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- Translation in History Lecture Series – Professor Theo Hermans (UCL)
- Translation in History Lecture Series – Professor David Hopkins (University of Bristol)
- Translation in History Lecture Series – Dr Alison Martin (University of Reading)
- Inaugural Lecture - Professor Elizabeth Graham (Institute of Archaeology)
- Inaugural Lecture - Dr Peter Swaab (Department of English)
- Leverhulme Lecture IV - Professor Sven Erik Larsen
- Leverhulme Lecture III - Professor Sven Erik Larsen
- Shakespeare: Gained in Translation
- Leverhulme Lecture II - Professor Svend Erik Larsen
- “Europe, endless” - Crossing Boundaries between Fiction and Literary Criticism in the 21st Century
- Discussion: Turning Landscape into Colour
- ESRC Update Presentation
- UCL Festival of the Arts
- LandSCAPE: Interdisciplinary Perspectives
- Concerning Frank Kermode
- From Moral Treatment to Psychological Therapies: Psychotherapeutics from the York Retreat to the Present Day
- Symposium: Challenger Unbound
- The Orwell Lecture 2013: Professor Tariq Ramadam
- Cleopatra at Knole
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Inaugural Lecture - Dr Peter Swaab (Department of English)
Publication date: Feb 5, 2013 2:59:40 PM
Feb 19, 2013 6:30:00 PM
End: Feb 19, 2013 8:30:00 PM
Location: UCL Gustave Tuck Lecture Theatre, Wilkins Building, Gower Street, WC1E 6BT
Dr Peter Swaab (Department of English)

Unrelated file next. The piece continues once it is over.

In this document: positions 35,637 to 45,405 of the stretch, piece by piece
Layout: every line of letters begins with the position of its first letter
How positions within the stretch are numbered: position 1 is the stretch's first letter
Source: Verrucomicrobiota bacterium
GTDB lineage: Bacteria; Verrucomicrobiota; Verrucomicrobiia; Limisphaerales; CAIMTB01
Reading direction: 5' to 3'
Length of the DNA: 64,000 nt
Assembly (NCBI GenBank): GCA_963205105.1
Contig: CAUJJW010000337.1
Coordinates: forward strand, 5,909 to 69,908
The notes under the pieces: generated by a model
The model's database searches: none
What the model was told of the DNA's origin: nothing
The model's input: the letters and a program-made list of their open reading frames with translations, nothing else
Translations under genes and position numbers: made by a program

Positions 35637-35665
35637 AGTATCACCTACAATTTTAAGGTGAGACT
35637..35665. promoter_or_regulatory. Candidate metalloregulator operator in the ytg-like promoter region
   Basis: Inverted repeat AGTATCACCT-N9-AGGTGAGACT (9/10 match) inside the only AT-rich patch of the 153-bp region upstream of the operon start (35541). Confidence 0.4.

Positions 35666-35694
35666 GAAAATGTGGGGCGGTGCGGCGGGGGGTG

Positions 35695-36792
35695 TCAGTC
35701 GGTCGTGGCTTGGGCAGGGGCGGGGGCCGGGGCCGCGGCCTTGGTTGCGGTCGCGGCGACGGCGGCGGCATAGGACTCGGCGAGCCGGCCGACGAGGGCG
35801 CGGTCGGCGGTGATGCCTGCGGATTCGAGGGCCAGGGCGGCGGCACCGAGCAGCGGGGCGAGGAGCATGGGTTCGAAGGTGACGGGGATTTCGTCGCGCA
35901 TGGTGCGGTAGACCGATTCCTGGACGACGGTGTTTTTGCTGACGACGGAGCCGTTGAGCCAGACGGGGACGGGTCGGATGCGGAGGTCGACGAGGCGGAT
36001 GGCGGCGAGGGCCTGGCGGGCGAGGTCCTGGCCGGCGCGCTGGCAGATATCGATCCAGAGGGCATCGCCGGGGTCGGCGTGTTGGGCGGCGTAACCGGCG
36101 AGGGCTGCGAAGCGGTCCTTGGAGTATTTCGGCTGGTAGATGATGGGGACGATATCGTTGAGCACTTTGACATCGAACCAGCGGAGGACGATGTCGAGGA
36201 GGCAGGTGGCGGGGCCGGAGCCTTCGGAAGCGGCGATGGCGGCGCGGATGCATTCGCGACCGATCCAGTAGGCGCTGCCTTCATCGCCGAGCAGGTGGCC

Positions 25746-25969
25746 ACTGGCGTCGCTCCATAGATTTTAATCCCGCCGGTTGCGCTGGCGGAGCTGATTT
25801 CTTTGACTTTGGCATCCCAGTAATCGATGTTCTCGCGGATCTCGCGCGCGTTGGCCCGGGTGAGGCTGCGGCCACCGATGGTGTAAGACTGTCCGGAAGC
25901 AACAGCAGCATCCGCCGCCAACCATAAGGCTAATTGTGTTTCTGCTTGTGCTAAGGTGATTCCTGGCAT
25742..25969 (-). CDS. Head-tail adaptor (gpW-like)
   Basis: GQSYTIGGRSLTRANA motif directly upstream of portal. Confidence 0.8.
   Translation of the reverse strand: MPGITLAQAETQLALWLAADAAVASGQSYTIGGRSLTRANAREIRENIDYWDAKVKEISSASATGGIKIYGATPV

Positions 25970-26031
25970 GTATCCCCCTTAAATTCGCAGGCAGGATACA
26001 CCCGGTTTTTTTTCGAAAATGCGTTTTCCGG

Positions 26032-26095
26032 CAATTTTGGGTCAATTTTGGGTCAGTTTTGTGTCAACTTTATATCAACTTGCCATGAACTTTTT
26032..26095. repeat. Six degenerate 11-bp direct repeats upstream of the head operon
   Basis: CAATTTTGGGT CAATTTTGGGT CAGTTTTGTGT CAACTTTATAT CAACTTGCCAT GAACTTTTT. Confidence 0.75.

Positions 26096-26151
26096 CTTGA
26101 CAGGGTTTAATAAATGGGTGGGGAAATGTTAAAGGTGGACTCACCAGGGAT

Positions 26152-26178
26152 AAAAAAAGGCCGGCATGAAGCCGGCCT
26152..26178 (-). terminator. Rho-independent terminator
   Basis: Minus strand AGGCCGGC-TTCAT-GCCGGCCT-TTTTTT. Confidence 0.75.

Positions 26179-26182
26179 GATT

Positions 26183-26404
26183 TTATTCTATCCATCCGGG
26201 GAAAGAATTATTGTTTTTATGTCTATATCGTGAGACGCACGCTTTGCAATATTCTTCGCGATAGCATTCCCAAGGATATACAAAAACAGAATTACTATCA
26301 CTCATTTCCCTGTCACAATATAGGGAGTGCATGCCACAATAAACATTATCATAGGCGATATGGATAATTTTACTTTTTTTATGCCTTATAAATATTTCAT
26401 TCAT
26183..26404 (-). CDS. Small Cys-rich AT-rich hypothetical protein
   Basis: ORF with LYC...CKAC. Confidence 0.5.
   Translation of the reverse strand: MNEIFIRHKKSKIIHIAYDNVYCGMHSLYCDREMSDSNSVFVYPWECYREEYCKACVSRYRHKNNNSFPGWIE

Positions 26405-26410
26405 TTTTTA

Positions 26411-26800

Peter Swaab studied at Cambridge, Harvard and NYU before coming to UCL. He is the editor of the Selected Nonsense and Travel Writings of Edward Lear and of the first ever editions of poetry and prose by Sara Coleridge. His other publications include a major piece on The Two Noble Kinsmen for the Penguin Shakespeare, a BFI Film Classic book on Bringing Up Baby and a book, co-edited with Philip Horne, about the British film director and UCL alumnus Thorold Dickinson. His next project is a book on Sylvia Townsend Warner.
Title: Edward Lear’s Travels in Nonsense and Europe
Edward Lear was a travel writer as well as a nonsense poet, and this lecture explores affinities between the two genres of his writing.
Lear travelled far and wide, into regions where he was frequently thought odd. His narratives combine Pickwickian comedy, Byronic melancholy and social anthropology. Nonsense poetry also encounters unexpected locales, with their own flora and fauna and rules. Taking leave of the normal, it is a poetry of departures; narrating quests for love and adventure, it is a form of mock-epic; creating a world of its own, it is a British counterpart to French Symbolism.
The lecture will discuss why questions of
travel mattered so intensely to Lear, what was nonsensical about Victorian
excursions into the wider world, and what was Victorian about the nonsense
poetry of the age.